Jobless Claims Milestone Is Short-Lived

Number of people seeking benefits rises back above 1M for the week
By Newser Editors and Wire Services
Posted Aug 20, 2020 9:10 AM CDT
A Good Trend on Jobless Figures Doesn't Last Long
In this May 7 photo, a person looks inside the closed doors of the Pasadena Community Job Center in Pasadena, Calif.   (AP Photo/Damian Dovarganes, File)

The number of laid-off workers seeking US unemployment benefits rose to 1.1 million last week after two weeks of declines, evidence that many employers are still slashing jobs as the coronavirus bedevils the economy, per the AP. The latest figures, released Thursday by the Labor Department, suggest that more than five months after the viral outbreak erupted the economy is still weak, despite recent gains as some businesses reopen and some sectors like housing and manufacturing have rebounded. Jobless claims had fallen last week below 1 million for the first time since March, to 971,000. A rising number of people who have lost jobs say they consider their loss to be permanent.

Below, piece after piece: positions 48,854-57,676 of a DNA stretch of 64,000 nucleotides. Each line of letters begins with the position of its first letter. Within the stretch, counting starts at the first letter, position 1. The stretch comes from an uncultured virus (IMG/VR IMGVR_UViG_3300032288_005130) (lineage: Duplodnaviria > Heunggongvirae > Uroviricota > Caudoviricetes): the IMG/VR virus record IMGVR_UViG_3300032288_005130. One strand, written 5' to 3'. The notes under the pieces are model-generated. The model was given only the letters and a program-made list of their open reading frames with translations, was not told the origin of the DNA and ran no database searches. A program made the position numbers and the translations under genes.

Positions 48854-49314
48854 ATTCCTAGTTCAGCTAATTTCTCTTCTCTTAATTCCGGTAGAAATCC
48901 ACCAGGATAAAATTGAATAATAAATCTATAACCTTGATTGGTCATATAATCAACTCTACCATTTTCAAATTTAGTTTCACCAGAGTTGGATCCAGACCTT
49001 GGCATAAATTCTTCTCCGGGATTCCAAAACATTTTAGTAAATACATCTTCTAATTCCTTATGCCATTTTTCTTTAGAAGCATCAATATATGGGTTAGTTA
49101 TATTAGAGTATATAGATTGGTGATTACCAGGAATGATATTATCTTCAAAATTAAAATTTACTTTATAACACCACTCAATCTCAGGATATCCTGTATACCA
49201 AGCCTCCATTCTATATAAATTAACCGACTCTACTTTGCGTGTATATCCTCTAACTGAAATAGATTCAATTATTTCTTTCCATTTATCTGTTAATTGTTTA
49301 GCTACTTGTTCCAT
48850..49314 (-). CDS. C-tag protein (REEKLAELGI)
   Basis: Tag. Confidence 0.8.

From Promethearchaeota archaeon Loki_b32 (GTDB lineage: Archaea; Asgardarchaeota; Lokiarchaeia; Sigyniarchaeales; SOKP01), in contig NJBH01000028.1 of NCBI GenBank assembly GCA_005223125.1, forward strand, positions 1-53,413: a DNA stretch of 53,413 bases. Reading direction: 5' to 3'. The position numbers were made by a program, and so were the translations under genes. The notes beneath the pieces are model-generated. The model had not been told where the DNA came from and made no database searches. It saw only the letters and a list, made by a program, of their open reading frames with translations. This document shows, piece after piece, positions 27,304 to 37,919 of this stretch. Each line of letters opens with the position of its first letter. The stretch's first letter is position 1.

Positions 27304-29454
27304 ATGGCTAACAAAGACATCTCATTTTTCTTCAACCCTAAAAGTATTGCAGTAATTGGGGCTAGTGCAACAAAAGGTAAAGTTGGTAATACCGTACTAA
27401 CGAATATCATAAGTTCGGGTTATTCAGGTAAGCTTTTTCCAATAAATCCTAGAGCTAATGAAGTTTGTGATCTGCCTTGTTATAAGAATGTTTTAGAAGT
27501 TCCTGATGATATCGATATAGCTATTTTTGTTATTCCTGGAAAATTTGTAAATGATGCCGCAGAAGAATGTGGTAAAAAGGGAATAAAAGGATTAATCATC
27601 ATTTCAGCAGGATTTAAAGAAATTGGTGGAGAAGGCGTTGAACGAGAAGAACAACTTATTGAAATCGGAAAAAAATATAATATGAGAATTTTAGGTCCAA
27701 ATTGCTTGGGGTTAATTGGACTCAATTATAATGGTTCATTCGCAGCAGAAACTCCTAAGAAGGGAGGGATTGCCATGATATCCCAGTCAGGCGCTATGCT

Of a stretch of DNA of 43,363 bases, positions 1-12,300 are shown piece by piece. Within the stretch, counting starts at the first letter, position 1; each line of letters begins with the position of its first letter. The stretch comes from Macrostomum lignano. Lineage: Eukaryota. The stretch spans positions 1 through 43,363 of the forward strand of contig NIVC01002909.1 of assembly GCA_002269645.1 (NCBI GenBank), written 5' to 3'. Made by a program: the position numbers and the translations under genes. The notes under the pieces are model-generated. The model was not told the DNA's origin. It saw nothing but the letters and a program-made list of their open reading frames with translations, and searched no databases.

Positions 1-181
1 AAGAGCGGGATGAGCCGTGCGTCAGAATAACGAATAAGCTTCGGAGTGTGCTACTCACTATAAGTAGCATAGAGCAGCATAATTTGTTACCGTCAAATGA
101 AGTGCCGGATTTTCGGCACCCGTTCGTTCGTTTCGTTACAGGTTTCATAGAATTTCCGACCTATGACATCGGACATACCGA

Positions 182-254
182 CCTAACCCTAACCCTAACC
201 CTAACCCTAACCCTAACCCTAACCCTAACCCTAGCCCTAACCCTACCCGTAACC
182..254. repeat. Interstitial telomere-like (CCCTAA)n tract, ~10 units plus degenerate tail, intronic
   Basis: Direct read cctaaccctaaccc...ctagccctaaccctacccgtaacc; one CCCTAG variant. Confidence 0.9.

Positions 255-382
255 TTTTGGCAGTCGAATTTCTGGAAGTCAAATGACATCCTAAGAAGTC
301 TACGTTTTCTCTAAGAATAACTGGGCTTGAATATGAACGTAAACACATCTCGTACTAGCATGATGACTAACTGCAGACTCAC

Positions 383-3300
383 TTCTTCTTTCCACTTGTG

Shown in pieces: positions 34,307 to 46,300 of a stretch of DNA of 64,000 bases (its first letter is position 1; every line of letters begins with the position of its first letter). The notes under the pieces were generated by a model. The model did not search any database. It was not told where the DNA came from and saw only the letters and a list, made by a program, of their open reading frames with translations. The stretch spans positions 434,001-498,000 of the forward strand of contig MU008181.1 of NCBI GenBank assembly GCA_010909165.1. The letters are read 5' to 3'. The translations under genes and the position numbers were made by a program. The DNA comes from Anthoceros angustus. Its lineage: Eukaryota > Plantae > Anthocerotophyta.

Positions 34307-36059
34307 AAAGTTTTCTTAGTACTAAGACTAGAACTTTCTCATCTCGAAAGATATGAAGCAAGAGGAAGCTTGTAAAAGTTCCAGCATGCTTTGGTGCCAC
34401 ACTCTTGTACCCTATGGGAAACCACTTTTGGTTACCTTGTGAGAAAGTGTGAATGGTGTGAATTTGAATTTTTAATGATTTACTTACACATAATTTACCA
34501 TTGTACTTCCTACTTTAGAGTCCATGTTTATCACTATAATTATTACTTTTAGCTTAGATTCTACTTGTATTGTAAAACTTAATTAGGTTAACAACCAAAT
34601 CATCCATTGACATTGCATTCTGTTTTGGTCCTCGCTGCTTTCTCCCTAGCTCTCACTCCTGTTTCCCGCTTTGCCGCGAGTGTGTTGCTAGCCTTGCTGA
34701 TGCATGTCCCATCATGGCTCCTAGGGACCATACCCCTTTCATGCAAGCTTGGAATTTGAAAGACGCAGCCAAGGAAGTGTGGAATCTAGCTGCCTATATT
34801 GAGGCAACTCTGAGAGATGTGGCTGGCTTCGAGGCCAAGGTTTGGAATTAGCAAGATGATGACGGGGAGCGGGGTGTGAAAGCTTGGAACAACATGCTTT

Meanwhile, the total number of people receiving unemployment aid declined last week from 15.5 million to 14.8 million, the government said Thursday. That's good news, but the Wall Street Journal has some context: Both the figure of 1.1 million and the total of 14.8 million "remain above the worst before the coronavirus pandemic, with the number of people receiving benefits more than double the 6.6 million reached in 2009." Also, recipients are now receiving less aid because a $600-a-week federal benefit has expired, which means the unemployed must now get by solely on much smaller aid from their states. The loss of the federal benefit has deepened the struggles for many, including a higher risk of eviction from their homes.

(More unemployment stories.)

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